77 Slide 77 Taxonomy: The Science of Classification Issues Clear evidence to suggest that HEIs remain heavily reliant on use of FTCs Introduction of legislation, JNCHES guidelines and pressure from funding councils has not led to any significant reduction in use Culture of over dependence Contract research funding Blunt tool to avoid performance management

78 Slide 78 Taxonomy: The Science of Classification Information Typically HEIs require to improve information flow re FTCs to improve Awareness of obligations as employers / managers Ensure employees aware of the protection now afforded to them under law Remove culture of dependence Monitor use Demonstrate ethical HR policies to funding council

79 IWMW2004 Slide 79 Taxonomy: The Science of Classification Key Activity: - Applying meta-data and recognising relevant information consumers

80 Slide 80 Taxonomy: The Science of Classification Activity Topic Deliberately left field so we can focus on the process rather than the information itself. The use of fixed-term employment contracts in higher education institutions.

81 Slide 81 Taxonomy: The Science of Classification Activity Organization Part 1 – Technical Briefing Part 2 – Background Information Part 3 – Applying a taxonomy and meta-data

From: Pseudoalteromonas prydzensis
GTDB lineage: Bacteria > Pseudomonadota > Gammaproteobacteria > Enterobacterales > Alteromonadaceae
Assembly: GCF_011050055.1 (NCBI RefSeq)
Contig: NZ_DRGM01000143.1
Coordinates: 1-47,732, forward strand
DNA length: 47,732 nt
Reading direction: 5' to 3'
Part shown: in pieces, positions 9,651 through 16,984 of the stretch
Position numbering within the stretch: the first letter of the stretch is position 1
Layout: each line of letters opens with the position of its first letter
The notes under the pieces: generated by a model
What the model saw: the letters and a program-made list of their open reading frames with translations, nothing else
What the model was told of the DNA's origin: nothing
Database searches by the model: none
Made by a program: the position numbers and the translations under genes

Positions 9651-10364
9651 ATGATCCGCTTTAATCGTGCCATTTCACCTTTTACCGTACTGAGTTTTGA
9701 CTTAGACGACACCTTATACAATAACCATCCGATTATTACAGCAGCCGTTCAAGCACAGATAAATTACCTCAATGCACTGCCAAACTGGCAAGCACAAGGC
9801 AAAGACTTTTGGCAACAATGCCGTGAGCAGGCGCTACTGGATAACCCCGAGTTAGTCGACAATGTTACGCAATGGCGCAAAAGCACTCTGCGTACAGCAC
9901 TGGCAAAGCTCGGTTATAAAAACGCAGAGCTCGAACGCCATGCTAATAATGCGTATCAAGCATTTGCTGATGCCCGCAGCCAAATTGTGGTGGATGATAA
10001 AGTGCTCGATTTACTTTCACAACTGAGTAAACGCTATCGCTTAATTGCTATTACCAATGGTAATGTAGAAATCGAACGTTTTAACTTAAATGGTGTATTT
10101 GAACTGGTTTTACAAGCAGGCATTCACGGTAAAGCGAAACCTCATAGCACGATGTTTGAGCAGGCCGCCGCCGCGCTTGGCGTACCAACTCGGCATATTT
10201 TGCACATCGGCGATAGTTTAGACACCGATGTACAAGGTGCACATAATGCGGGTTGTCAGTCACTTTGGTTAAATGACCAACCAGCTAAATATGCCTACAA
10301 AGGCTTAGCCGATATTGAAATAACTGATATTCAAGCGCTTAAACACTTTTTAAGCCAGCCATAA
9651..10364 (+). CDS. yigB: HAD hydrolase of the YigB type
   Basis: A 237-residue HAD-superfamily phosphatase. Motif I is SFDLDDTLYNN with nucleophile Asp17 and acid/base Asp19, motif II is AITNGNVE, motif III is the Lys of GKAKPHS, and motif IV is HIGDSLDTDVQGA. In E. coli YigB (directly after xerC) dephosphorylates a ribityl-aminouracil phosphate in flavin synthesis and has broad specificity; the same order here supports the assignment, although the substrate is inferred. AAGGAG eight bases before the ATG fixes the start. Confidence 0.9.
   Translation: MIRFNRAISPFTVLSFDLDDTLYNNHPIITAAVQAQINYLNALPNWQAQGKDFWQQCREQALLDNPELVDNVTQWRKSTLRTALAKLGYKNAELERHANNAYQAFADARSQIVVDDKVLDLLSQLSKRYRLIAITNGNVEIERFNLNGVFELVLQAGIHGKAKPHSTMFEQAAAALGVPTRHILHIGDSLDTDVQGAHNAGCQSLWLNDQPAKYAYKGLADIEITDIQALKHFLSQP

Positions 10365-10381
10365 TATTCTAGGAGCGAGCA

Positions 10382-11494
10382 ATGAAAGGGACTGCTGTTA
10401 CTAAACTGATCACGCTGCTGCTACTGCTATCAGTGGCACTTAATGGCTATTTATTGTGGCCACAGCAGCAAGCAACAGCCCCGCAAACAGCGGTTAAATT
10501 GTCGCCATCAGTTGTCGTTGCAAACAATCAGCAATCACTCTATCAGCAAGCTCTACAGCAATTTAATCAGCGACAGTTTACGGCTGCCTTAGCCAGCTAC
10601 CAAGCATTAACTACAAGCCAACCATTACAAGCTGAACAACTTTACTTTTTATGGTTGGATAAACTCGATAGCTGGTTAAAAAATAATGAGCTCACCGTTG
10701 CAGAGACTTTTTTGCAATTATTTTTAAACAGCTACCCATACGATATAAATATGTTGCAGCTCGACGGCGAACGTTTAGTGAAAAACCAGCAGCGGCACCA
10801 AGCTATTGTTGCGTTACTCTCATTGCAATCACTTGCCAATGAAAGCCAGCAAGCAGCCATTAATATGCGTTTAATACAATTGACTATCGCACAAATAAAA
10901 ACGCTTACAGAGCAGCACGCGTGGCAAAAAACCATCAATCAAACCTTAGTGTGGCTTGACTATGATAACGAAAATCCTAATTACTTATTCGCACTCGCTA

82 Slide 82 Taxonomy: The Science of Classification Activity Organization Part 1 – Technical Briefing Part 2 – Background Information Part 3 – Applying a taxonomy and meta-data

83 Slide 83 Taxonomy: The Science of Classification Part 3 – Applying a Taxonomy Group discussion.

84 IWMW2004 Slide 84 Taxonomy: The Science of Classification Final Discussion: Project team skill sets and the use of library staff.

85 Slide 85 Taxonomy: The Science of Classification Learning Outcomes A clearer perspective on the processes surrounding the development of a portal taxonomy, using the analogy of classification, cataloguing and indexing techniques as deployed in libraries to manage information A realisation that the combined skills sets of 'information professionals' and 'Web developers' can be brought together to develop a relatively inexpensive 'in-house' solution to taxonomy development minimising the requirement to draw upon external consultancy

86 Slide 86 Taxonomy: The Science of Classification Useful Questions? Are we happy with the vocabulary surrounding taxonomies and portals? Are there key references? Do we have the appropriate skill sets available already in the information management professions in our institution?